Charles XII, King of Sweden (1682-1718), had the unique ability of imposing his will on any given situation and the equally unique fortune of almost always coming out ahead in the game. He was an absolute monarch with that rare combination of courage and daring, a skilled tactician who excelled on the battlefield. All of Europe marveled at his victories, particularly Narva and his Polish exploits. Each of these remarkable successes was a kind of military education for the young king, but the relative ease with which he triumphed was deceptive in that this string of battles played into a false narrative that he was unbeatable. From the start of the Great Northern War (1700-21), Charles XII’s principle adversary, Peter I of Russia believed this, yet Peter was circumspect. Even after successive defeats, he said, “The Swedes will go on beating us for a long time, but eventually they will teach us how to beat them.” Fortunately for Peter, as it turned out, Charles also thought himself unbeatable and the battle of Poltava (1709) would determine, once and for all, whose version of reality would triumph. By overestimating his own force and underestimating Peter the Great’s oppositional force, Charles XII failed to realistically assess the potential risks and real dangers of his Russian invasion, and this proved to be the main cause of both Charles’s momentous collapse and Peter’s stunning, watershed victory.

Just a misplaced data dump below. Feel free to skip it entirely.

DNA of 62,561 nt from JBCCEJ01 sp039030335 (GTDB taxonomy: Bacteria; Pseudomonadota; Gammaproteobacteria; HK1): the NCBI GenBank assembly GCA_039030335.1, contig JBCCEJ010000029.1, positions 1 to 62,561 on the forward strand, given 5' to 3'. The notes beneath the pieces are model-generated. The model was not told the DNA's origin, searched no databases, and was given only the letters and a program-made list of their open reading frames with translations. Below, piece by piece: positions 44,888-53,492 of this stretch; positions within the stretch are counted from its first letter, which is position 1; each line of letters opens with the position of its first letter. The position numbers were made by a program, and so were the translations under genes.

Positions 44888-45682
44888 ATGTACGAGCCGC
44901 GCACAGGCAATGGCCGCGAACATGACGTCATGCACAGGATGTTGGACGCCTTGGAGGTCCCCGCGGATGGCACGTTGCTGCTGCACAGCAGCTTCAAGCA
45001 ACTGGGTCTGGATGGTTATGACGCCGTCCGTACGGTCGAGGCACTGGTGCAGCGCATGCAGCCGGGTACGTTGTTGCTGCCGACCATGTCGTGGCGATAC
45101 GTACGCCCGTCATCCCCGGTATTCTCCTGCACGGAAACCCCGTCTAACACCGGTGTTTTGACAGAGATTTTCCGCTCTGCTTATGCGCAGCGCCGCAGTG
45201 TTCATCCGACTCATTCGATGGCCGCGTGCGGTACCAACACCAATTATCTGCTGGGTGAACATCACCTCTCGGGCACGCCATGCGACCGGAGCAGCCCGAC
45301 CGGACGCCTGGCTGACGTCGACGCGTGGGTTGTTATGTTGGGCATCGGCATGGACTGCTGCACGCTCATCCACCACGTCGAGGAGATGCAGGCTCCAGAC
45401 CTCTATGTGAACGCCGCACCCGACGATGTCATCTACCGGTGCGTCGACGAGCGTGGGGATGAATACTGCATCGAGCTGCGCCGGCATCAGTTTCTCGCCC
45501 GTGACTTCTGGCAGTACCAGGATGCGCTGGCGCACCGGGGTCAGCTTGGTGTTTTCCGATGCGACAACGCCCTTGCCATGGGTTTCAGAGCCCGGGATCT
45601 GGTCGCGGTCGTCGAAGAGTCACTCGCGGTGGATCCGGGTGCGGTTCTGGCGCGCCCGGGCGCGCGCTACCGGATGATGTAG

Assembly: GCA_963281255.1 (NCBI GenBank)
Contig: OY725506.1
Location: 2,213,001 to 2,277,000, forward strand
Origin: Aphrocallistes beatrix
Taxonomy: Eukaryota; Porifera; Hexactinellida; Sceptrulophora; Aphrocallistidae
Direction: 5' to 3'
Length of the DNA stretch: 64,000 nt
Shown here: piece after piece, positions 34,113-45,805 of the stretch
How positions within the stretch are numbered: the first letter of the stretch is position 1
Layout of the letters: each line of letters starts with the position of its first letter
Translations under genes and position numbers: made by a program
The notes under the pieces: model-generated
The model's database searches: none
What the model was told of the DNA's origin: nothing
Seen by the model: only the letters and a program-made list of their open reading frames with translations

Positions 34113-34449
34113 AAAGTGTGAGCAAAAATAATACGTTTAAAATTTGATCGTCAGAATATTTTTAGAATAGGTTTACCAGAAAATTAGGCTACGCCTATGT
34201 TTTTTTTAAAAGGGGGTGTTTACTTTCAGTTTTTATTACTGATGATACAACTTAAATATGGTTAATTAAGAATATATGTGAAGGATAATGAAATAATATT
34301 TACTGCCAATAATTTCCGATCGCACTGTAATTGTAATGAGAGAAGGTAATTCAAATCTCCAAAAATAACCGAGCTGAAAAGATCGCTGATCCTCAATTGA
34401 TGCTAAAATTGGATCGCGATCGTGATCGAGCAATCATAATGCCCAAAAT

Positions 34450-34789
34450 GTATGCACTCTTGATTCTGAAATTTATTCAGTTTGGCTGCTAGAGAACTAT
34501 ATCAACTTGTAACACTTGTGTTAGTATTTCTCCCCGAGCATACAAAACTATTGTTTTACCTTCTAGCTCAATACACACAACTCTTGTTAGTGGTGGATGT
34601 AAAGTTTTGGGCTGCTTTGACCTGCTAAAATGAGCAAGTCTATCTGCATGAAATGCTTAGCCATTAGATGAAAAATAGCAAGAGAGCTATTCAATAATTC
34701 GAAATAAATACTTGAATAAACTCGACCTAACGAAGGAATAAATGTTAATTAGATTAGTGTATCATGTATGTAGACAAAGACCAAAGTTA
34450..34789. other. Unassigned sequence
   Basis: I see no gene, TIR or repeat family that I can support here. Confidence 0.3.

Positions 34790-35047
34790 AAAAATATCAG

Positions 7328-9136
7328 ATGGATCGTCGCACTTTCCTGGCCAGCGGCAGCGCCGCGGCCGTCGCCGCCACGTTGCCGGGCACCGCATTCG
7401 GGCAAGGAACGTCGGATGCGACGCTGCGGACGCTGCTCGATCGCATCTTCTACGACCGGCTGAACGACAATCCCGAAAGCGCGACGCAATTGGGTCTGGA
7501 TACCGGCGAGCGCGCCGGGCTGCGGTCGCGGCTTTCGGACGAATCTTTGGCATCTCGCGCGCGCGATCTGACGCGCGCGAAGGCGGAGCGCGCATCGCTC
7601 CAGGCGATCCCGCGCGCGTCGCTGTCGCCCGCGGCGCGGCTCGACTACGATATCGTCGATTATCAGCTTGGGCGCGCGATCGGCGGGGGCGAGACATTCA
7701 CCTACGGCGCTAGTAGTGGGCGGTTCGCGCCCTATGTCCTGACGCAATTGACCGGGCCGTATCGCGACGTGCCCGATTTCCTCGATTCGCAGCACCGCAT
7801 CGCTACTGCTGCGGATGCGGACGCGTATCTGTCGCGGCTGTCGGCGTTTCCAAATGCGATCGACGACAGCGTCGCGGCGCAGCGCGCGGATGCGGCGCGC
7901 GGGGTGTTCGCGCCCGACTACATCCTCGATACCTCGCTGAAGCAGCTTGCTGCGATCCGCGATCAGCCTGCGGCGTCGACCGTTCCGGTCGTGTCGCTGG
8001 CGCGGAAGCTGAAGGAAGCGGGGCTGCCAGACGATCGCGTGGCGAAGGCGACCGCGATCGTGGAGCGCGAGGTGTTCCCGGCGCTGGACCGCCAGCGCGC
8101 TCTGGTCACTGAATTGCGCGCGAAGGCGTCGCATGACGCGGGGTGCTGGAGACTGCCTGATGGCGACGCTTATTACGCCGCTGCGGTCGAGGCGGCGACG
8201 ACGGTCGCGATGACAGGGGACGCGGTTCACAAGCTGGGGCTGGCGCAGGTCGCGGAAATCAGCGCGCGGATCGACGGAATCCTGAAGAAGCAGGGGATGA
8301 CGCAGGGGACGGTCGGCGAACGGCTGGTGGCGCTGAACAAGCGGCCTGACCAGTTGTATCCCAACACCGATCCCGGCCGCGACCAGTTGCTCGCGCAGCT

"Peter the Great vs. Charles XII of Sweden in the Great Northern War,"
Undergraduate Research Journal: Vol. 21, Article 10.
Available at: https://openspaces.unk.edu/undergraduate-research-journal/vol21/iss1/10